Google makes plans to build smart city
Google's Sidewalk Labs could hold competition to motivate and promote collaboration
Google confirmed that it is planning its own urban district, and said it might be running a contest for it in future.
In a Medium post, Dan Doctoroff, CEO of Google's urban innovation organisation Sidewalk Labs, said the company is thinking of innovative solutions for urban areas, that could make cities more advanced and efficient.
Doctoroff said: "Technology has failed to solve many real-world urban challenges, and policy has failed to capitalise on the full potential of digital innovation. Cross-cutting problems require integrated solutions, ideally at the scale of actual communities. And yet there isn't a single city today that can stand as a model for our urban future."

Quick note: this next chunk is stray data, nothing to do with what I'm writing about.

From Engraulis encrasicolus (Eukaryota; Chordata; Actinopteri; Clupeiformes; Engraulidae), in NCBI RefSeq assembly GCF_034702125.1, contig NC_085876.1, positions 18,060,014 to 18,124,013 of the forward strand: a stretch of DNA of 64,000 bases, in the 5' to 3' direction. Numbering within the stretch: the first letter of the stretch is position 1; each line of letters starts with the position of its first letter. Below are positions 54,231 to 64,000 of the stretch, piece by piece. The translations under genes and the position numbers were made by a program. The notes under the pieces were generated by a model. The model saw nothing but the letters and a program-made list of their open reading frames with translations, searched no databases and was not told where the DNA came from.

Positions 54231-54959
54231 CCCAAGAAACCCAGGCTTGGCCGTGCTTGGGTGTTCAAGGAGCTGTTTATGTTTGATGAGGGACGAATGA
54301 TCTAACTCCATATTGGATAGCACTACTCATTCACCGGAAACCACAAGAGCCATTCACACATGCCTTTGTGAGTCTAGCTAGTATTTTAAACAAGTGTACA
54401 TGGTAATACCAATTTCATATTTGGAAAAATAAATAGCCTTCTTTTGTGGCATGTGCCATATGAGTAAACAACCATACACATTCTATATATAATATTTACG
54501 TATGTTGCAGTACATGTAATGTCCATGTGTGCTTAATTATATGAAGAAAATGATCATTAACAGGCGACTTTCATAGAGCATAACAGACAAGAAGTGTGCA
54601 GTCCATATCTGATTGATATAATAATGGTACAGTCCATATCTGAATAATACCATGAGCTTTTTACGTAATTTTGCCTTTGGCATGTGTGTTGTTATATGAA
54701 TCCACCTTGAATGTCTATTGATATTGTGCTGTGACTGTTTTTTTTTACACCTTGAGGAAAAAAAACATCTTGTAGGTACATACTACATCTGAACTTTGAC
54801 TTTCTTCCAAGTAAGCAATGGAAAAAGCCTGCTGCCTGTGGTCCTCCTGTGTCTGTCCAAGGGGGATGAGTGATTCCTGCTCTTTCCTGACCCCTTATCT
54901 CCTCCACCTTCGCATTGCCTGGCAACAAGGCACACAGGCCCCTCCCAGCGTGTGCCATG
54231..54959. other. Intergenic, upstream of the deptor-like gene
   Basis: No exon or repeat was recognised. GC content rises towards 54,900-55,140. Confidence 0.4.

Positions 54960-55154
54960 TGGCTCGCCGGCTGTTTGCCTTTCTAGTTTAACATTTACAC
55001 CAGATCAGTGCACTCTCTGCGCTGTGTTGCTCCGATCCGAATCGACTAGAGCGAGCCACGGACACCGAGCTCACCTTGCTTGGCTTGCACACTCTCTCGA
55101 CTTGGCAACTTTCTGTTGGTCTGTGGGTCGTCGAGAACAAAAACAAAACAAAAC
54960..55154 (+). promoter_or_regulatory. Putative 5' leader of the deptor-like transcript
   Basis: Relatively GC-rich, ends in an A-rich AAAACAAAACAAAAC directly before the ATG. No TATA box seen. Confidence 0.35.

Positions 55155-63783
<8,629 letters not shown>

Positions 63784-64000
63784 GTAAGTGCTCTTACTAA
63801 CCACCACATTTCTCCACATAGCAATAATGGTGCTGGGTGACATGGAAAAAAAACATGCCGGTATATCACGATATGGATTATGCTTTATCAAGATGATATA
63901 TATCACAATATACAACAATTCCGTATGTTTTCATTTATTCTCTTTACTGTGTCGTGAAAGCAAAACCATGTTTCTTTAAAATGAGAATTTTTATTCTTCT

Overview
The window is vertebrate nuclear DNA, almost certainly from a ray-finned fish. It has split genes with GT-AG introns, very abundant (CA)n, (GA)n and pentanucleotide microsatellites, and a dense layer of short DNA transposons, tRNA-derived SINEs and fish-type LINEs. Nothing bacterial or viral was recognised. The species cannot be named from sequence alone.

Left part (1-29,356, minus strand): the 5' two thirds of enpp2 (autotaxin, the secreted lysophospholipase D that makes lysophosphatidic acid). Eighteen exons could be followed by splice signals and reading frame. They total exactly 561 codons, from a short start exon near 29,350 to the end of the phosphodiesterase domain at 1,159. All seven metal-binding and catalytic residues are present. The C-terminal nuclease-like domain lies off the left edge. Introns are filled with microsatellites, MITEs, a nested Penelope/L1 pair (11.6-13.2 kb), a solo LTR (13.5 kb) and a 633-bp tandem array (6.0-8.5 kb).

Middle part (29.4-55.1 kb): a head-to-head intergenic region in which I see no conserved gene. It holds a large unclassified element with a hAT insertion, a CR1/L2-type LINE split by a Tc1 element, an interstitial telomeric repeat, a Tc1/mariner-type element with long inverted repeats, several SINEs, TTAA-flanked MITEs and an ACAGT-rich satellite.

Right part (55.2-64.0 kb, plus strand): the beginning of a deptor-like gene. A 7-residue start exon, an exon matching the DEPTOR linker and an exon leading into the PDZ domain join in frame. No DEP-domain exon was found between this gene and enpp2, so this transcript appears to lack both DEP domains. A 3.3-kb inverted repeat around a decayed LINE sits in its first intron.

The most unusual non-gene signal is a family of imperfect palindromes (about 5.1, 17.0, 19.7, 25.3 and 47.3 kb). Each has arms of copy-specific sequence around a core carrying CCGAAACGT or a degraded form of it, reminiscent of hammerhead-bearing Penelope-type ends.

The company's aim appears to be that of integrating new technologies within existing cities, other than building new entirely separate districts.
In a study, Sidewalk Labs found that applying a combination of urban innovations could reduce cost of living by 14%, save an average inhabitant an hour per day, and cut greenhouse gas emissions by up to two-thirds.
Sidewalk Labs was founded in 2014, with the goal of integrating new digital technologies such as connectivity, social network and AI into urban life.
The company received the attention of authorities in several cities around the world. In future, Sidewalk Labs might hold a competition to encourage greater participation of local leaders and mayors. He pointed to the success of the US DOT Smart City Challenge as a possible template of such a competition.
"We might even hold a competition or challenge to motivate broader participation among mayors and local leaders," he said.
"Whatever we do, we know the world doesn't need another plan that falls into the same trap as previous ones: treating the city as a high-tech island rather than a place that reflects the personality of its local population," said Doctoroff.
"Anything we try will require lots of discussion, refinement, and adaptation. Responsible innovation at the city scale requires self-reflection and a willingness to make adjustments based on local feedback."